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Roberto Bolaño — 2666

Unfortunately, it’s been a while. It’s not that I’ve been lax on updating, but a variety of upheavals in my life have prevented a lot of reading time. Two weeks ago I ended up spending the remainder of my vacation at home for a family crisis, and when I got home it was all I could do to catch up on email, let alone tackle the beast that is 2666. I kept picking it up, putting it down… slowly, gradually making my way through it… and then I hit the fourth part which, if you have read this book, you will know is difficult to get through under normal circumstances, let alone when death is on your mind anyway…

In any event, re-reading it was a rewarding experience, and a good culmination to re-reading him in general–this was the last book of his I had on my shelf, soon it will be on to other things. And as his last, posthumous novel, it is a sort of bizarre culmination of everything he had been trying to say and accomplish in his other novels, as well. Fitting to read it last. The problem with reading Bolaño is that you really have to read all of his books to pick up on themes and tangents throughout, for example, the title word of 2666 is not actually mentioned in the book itself, but in another of his books: a road is referred to as looking like a cemetery from the year 2666. To read something by Bolaño is to some extent be forced to read his entire oeuvre. not that this is necessarily a bad thing.

In one of his last interviews he stated that had he not been a writer, he would have liked to have been a homicide detective. And you can see it—some of his central themes are bizarre mysteries, violence, death. How we process them. What they mean. A critic described the events of 2666 as something terrible, cosmic, and horrible centering around Santa Teresa… the uncanny moments where the world seems wrong.

The book itself is concerned with a series of murders of women in a place that can only have been modeled on the Ciudad Juárez. It also features different sections, in which four literary critics discuss a semi-mythical author whose life and work absorb them; this author himself is part of other leading strands of the novel. In other sections, a professor goes mad, various people try to figure out what is happening in Santa Teresa, and the life of Archimboldi himself is illuminated. It is hard to read: one book is clinical descriptions of the murders of hundreds of young women. The cumulative effect of all of this violence, terror, mystery, is breathtaking. and terrifying. The book is a bit like a punch in the gut. Several punches in the gut.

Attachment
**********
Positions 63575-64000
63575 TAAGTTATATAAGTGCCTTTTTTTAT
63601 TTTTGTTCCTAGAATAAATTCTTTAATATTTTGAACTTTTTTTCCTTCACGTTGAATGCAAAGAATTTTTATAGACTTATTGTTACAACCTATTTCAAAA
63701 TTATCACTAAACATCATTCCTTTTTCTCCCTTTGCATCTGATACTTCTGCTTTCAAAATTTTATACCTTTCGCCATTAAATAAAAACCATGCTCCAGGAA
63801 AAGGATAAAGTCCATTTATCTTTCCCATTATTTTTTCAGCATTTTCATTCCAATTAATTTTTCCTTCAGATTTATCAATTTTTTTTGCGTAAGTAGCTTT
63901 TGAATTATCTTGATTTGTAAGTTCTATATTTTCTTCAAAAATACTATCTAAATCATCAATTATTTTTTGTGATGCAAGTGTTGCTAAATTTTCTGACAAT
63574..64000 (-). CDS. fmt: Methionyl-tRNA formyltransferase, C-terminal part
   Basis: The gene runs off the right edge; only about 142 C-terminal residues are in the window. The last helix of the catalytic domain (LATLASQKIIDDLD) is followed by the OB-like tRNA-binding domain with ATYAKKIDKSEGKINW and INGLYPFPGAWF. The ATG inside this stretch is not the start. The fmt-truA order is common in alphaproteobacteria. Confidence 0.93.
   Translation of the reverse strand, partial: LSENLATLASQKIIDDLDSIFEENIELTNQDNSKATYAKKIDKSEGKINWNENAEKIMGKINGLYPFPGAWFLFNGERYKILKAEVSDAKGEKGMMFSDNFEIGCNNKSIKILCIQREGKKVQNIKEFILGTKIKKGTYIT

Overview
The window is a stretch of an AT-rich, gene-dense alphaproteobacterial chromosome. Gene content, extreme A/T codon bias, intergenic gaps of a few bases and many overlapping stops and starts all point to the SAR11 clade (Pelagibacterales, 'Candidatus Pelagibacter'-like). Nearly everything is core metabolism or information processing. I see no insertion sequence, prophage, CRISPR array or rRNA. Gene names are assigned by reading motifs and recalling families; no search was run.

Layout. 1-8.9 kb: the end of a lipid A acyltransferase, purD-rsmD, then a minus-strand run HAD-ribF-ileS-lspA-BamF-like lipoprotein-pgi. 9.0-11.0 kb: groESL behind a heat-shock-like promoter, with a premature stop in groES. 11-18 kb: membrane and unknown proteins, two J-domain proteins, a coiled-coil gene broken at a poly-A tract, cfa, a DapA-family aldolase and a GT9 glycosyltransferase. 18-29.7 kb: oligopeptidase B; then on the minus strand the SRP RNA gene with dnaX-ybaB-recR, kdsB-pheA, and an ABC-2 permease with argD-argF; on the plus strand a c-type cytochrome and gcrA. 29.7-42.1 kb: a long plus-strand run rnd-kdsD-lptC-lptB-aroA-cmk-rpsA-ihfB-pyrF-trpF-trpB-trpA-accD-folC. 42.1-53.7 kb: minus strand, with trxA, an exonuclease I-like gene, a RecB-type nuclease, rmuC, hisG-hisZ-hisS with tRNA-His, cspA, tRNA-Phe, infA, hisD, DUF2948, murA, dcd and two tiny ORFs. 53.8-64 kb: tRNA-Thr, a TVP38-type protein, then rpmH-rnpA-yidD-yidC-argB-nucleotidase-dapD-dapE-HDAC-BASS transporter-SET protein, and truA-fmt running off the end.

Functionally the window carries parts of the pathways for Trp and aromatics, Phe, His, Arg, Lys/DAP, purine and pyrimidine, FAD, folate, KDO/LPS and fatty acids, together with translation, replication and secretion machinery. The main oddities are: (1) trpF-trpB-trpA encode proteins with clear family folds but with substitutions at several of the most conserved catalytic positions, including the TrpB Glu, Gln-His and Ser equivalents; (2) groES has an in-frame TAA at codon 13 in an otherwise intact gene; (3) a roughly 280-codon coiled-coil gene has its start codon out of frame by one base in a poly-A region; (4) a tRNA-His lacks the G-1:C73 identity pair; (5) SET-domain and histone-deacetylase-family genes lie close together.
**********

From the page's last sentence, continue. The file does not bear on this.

Re-reading it felt like reading it again for the first time. As I said, I read it slowly, trying to absorb. As with many of his other works, there were passages of lyrical beauty that stuck out considering the clinical language used to describe the violent deaths and sexual assaults in part four. Some paragraphs that really struck me as lovely, for example:

And there’s verbophobia, fear of words. Which must mean that it’s best not to speak, said Juan de Dios Martínez. There’s more to it than that, because words are everywhere, even in silence, which is never complete silence, is it?

There were the usual deaths, yes, those to be expected, people who started off celebrating and ended up killing each other, uncinematic deaths, deaths from the realm of folklore, not modernity: deaths that didn’t scare anybody.

…only the black woods in the middle of a yellow sea, under a bright blue sky, and suddenly, without warning, as if they were in a great theater of wheat and the wood was the stage and proscenium of that theater in the round, the all-devouring, beautiful fire.

To really appreciate it you would need to start reading for yourself. It’s a strange book, an absorbing book. A difficult book. A confusing book. I rarely don’t know exactly what’s going on in a story but this one is full of mysteries that are never quite resolved. But as with Monsieur Pain, it’s the journey that’s important, the people, how their lives are impacted by the senseless violence of the world… Bolaño without a doubt deserves all of the accolades that have been heaped upon him.

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Roberto Bolaño — The Savage Detectives

This is certainly a doozy of a book, that’s really the only way to describe it–I wasn’t exaggerating when I said it would take a while for me to get through it.